The Personalized Medicine Coalition recently published the third edition of its state of the industry report, The Case for Personalized Medicine (“Report”). While the Coalition acknowledges greater adoption of the principles of personalized medicine by the health care industry and the public; technical, legal, regulatory and payor issues are highlighted for improvement to recognize the industry’s … Continue reading this entry

Winning Strategies for Personalized Medicine

On October 14, 2011 during Foley & Lardner’s life sciences conference “Winning Strategies: How to Create, Grow and Sustain a Successful Life Sciences Company”, I hosted a panel of industry experts speaking to the challenges and opportunities in realizing the promise of personalized medicine. While much progress has been made in removing legal, technical and … Continue reading this entry

Patent-Eligibility Trilogy: One of Three Reaches U.S. Supreme Court

As the U.S. Supreme Court starts its next term on Oct. 3, 2011, the biotechnology industry is awaiting resolution of at least one of three pending disputes addressing the extent to which diagnostic medical methods are patent-eligible. Per colleague Hal Wegner, respondent’s U.S. Supreme Court brief in Mayo Collaborative Services v. Prometheus Laboratories, Inc. is due Oct. 31, 2011 … Continue reading this entry

U.S. Patent Reform - USPTO Solicits Public Comment Regarding Genetic Testing Study

As most in the patent community know, last Friday, September 16, 2011, President Obama signed into law the long-awaited patent reform bill, known as the Leahy-Smith America Invents Act (“AIA”). There are many moving parts to this complicated piece of legislation—many consider it to implement the most sweeping changes to U.S. patent law since enactment … Continue reading this entry

U.S. Patent Reform - What Does It Mean To Personalized Medicine?

Yesterday, September 8, 2011, the Senate passed by a vote of 89-9 the House version of the patent reform bill H.R. 1249, also known as the Leahy-Smith America Invents Act, without amendment. Consequently, after many years of discussion, debate and hand-wringing, significant patent reform is imminent. In fact, at this point, the legislation only requires action … Continue reading this entry

In Classen, the Federal Circuit Determines That Certain Method Claims Satisfy 35 USC § 101

On August 31, 2011, the Federal Circuit issued a precedential decision in Classen Immunotherapies, Inc. v. Biogen Idec (App. 2006-1643, -1649), a patent case of significant interest to the personalized medicine industry. As with the Prometheus case, this case addresses patent-eligibility of certain types of method claims. The Federal Circuit decided Classen on remand from … Continue reading this entry

Top Twelve Practice Tips Following Myriad and Prometheus

*  Written by Kristel Schorr and Jackie Wright Bonilla, both partners in the Washington, DC office of Foley & Lardner LLP As most in the biotech industry know by now, the Federal Circuit recently issued its decision in Assn. Molec. Path. et al. v. USPTO et al., a case otherwise known as Myriad or the … Continue reading this entry

Highly Anticipated "ACLU/Myriad" Gene Patenting Case Decided by Federal Circuit

Subject Matter Patent-Eligibility of Isolated DNA and Diagnostic Methods Addressed Head-on On Friday, July 29, 2011, in one of the most controversial and publicized biotech patent cases in recent years, the Federal Circuit decided the “ACLU/Myriad” gene patenting case, formally known as Assn. Molec. Path. et al. v. USPTO et al. In a majority opinion … Continue reading this entry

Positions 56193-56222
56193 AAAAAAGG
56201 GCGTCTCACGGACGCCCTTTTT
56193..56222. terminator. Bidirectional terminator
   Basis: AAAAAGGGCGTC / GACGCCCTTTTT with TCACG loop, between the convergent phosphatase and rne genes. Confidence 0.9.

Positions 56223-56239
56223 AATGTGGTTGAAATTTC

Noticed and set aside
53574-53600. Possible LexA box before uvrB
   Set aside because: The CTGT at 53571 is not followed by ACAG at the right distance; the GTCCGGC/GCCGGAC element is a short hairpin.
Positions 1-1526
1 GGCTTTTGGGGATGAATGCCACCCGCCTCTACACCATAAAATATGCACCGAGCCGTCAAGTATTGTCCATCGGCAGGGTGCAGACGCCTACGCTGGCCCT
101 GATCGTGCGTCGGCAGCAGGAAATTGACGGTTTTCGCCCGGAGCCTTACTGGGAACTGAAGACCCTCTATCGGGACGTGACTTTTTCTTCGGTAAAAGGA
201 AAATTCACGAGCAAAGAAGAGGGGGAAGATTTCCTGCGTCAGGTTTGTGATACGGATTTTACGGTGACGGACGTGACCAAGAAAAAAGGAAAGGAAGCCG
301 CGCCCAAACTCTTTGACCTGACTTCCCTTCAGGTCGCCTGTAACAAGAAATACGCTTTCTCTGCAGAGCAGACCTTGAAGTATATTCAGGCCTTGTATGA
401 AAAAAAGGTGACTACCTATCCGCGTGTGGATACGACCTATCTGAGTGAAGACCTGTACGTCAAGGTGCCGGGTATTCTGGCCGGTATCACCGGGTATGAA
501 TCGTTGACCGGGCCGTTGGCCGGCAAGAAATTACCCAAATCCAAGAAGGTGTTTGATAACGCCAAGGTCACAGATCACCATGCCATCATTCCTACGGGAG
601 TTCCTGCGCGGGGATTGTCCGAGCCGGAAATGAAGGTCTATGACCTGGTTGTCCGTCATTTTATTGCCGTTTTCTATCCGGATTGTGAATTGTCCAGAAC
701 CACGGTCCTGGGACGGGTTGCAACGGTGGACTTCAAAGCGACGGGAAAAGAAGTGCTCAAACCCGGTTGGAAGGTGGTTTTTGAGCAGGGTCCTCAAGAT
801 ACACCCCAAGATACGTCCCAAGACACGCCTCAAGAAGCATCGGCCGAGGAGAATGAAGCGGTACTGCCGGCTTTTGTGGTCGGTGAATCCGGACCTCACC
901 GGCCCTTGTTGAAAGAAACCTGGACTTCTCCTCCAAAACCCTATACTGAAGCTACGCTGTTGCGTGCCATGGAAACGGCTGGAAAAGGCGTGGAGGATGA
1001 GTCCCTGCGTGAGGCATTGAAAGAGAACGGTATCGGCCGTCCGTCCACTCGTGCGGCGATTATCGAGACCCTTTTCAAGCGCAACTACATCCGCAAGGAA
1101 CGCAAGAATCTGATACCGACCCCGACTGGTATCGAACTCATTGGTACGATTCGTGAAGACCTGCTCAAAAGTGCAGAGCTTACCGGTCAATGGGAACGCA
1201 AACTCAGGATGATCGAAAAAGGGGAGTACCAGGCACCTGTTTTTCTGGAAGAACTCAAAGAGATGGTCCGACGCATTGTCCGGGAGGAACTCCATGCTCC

FDA "Draft Guidance" for Companion Diagnostic Devices

On July 14, 2011, the FDA issued “Draft Guidance” relating to regulatory approval of in vitro companion diagnostic devices/tests, also called “IVD companion diagnostic devices.” The FDA intends the Guidance to assist those (1) who develop a therapeutic product that depends on the use of such a device/test for the product’s safe and effective use, and (2) … Continue reading this entry

Gene Patenting Debate Slips Into Patent Reform Bill

On June 23, 2011, the United States House of Representatives passed the “Leahy-Smith America Invents Act” (H.R. 1249) to amend title 35 of the United States Code, to provide for patent reform.  Within the numerous provisions related to the examination, administration and enforcement of U.S. patents is a proposed amendment that may affect the value … Continue reading this entry

Diagnostic Method Claims and Patent Eligibility - Supreme Court Has Something to Say In Prometheus v. Mayo

Today, in a short but sweet statement, the Supreme Court granted the petition for certiorari in Prometheus v. Mayo, 628 F.3d 1347 (Fed. Cir. 2010) (finding method claims relevant to personalized medicine patent eligible) (petition for cert. filed March 2011). As discussed in our previous Personalized Medicine Bulletin post, parties once again petitioned for certiorari in the … Continue reading this entry

Inducing Infringement of a Diagnostic Method: Consult the Supreme Court's New Test

The U.S. Supreme Court in Global-Tech Appliances Inc. v. SEB S.A., __ U.S. __ (2011) recently created a new test for inducement to infringe a patent claim. This is significant for patents in the medical diagnostic field and companion diagnostics where the patent holder may not wish to sue one who is literally infringing the patent, such as a hospital laboratory or medical doctor, but rather seek to enjoin or obtain monetary damages from the manufacturer of the laboratory test under the theory that selling the test to the laboratory or doctor was an inducement to infringe the patent. … Continue reading this entry